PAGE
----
Amazon Raises Its Minimum Wage
After an investigation with the Intercept and New Food Economy showed that close to a third of Amazon workers in Arizona relied on food stamps to put food on the table, the company announced that it would pay all of its U.S. workers at least $15 an hour. Amazon is eliminating monthly bonuses and stock awards to pay for the increase.
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The Intercept’s reporting showed that one in 10 workers in Pennsylvania and Ohio also relied on food stamps, and that Amazon was in the top 20 of employers. Ask yourself: how do these increased wages impact workers in your region? How many people did it affect? Once Amazon’s new pay rate go into effect on November 1st, which employers will top the list of companies whose workers rely on SNAP benefits to feed their families?
Some small regional businesses may not be able to compete for employees by matching Amazon’s prices, which could impact their hiring process. Amazon’s new pay rate includes temp workers. Does this change the landscape in your area?
Although the wage increase was Amazon’s choice, their decision may tie into local discussion and reporting on minimum wage laws. See our stories for 3 Tips for Reporting on the Minimum Wage Debate and Underexplored Stories on the Minimum Wage Debate.
Unemployment Rate Drops
The unemployment rate has dropped to its lowest point since 1969, according to a Labor Department report. It dropped from 3.9 percent in August to 3.7 percent last month.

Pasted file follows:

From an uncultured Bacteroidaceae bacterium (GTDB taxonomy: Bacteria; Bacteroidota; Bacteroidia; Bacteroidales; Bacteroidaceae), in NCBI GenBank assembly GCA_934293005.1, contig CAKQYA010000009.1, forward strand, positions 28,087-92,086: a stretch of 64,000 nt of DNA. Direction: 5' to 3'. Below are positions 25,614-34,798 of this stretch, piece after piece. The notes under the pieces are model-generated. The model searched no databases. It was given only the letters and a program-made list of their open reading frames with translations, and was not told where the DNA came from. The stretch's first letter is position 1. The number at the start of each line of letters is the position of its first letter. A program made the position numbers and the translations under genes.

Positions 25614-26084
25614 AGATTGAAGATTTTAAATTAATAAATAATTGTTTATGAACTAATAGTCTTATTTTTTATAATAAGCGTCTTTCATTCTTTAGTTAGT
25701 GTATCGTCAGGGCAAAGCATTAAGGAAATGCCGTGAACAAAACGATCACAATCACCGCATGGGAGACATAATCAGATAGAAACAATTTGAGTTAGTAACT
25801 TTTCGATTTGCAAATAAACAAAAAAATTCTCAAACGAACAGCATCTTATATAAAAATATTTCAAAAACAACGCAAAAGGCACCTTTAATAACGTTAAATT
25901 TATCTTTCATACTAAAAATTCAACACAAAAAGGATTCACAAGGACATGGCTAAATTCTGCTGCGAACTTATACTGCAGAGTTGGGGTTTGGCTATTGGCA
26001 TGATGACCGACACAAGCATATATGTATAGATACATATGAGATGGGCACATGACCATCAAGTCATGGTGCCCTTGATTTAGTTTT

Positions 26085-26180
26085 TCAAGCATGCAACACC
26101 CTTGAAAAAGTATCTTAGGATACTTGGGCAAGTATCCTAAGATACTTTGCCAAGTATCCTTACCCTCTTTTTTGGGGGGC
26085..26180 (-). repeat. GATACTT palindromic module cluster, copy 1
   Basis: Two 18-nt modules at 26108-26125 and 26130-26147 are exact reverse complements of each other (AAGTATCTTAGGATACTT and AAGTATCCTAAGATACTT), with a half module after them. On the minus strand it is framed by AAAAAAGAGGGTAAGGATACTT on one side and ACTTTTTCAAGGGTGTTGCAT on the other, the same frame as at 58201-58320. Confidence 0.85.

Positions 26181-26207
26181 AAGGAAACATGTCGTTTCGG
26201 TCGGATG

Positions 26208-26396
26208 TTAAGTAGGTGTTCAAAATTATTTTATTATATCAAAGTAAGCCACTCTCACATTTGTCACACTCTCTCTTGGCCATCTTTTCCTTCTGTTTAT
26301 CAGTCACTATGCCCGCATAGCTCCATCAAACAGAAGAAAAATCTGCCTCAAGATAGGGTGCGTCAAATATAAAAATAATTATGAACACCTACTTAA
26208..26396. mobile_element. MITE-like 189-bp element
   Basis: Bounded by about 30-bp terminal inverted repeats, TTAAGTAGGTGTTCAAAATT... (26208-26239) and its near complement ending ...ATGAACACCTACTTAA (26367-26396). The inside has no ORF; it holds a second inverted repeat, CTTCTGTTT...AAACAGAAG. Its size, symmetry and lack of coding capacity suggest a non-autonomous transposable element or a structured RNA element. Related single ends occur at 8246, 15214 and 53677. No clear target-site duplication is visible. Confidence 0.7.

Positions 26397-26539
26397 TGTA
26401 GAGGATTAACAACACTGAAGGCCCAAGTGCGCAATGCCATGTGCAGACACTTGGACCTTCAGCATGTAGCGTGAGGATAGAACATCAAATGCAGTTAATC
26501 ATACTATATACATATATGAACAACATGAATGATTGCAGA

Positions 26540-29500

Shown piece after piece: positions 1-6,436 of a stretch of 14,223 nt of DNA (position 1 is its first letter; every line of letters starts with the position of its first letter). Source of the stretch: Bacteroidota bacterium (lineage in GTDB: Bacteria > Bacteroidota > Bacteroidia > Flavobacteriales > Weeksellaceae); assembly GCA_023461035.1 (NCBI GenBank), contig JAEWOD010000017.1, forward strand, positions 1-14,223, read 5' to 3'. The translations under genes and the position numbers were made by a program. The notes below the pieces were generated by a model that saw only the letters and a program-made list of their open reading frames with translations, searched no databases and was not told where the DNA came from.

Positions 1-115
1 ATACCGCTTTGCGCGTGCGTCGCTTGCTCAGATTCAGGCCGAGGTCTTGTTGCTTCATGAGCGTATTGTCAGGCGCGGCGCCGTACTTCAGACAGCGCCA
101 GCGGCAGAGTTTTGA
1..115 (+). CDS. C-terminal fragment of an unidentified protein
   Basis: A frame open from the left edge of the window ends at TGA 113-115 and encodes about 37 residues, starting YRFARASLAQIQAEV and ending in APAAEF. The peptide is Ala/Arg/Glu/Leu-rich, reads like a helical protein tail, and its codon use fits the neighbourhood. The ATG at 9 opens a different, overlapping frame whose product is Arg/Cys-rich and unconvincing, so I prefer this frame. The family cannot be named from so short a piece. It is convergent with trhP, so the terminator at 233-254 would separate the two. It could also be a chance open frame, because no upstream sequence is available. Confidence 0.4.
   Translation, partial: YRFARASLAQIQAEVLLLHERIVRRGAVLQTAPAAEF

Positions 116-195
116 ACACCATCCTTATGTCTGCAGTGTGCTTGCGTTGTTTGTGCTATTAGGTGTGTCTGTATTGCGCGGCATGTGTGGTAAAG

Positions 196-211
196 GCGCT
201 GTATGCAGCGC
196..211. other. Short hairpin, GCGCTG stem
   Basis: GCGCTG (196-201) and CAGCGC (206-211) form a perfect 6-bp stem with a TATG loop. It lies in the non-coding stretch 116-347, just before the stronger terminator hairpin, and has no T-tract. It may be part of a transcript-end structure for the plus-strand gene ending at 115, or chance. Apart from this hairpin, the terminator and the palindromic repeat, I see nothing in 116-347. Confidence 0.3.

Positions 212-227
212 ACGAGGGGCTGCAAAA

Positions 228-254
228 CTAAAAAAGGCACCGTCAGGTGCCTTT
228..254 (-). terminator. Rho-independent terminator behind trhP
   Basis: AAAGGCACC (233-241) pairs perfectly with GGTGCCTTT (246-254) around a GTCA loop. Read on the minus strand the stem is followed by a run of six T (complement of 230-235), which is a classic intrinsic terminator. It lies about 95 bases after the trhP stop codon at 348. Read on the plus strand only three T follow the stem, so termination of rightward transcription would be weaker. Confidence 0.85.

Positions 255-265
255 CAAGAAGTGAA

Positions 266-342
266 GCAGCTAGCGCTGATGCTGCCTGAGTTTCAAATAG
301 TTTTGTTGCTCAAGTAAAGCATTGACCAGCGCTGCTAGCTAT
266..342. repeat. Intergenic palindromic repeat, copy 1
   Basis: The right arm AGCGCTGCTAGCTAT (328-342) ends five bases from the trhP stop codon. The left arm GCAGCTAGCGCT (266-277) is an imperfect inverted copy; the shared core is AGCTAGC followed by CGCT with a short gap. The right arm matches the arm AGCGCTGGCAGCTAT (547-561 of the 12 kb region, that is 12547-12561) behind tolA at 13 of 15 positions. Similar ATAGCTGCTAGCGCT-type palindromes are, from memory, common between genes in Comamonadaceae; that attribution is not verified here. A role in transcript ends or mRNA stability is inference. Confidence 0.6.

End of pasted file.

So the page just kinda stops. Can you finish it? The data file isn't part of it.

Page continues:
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Holiday sales are expected to be strong, and the economy is good right before holiday hiring season. Some have predicted high wages for seasonal work, as well as sign-on bonuses and other perks as employers compete for workers. How has this impacted your geographic region?
Despite these numbers, the labor force participation is only 62.7 percent, meaning that a lot of people aren’t working. Why are people in your region sitting on the sidelines? How can you tell their stories?
Facebook Attack Affects Thousands of Other Sites
We learned in September that hackers broke into 50 million+ Facebook accounts. Security breaches are typically worse than they first appear, though, and this one was no exception.
This week we learned that the hack stole login information that could’ve been used to access hundreds of other sites and apps that allow people to sign in using Facebook credentials. Facebook says it invalidated the tokens necessary to do this, but users may be more hesitant to use Facebook credentials to log into other sites going forward.
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If users have or do lose trust in using Facebook to log into other places, this affects sites and apps like Instagram and Airbnb and Spotify. But it could also affect a plethora of local businesses that allow users to log in using Facebook credentials. Ask yourself: what are the biggest local businesses that allow users to log in this way? Will they be changing their practices?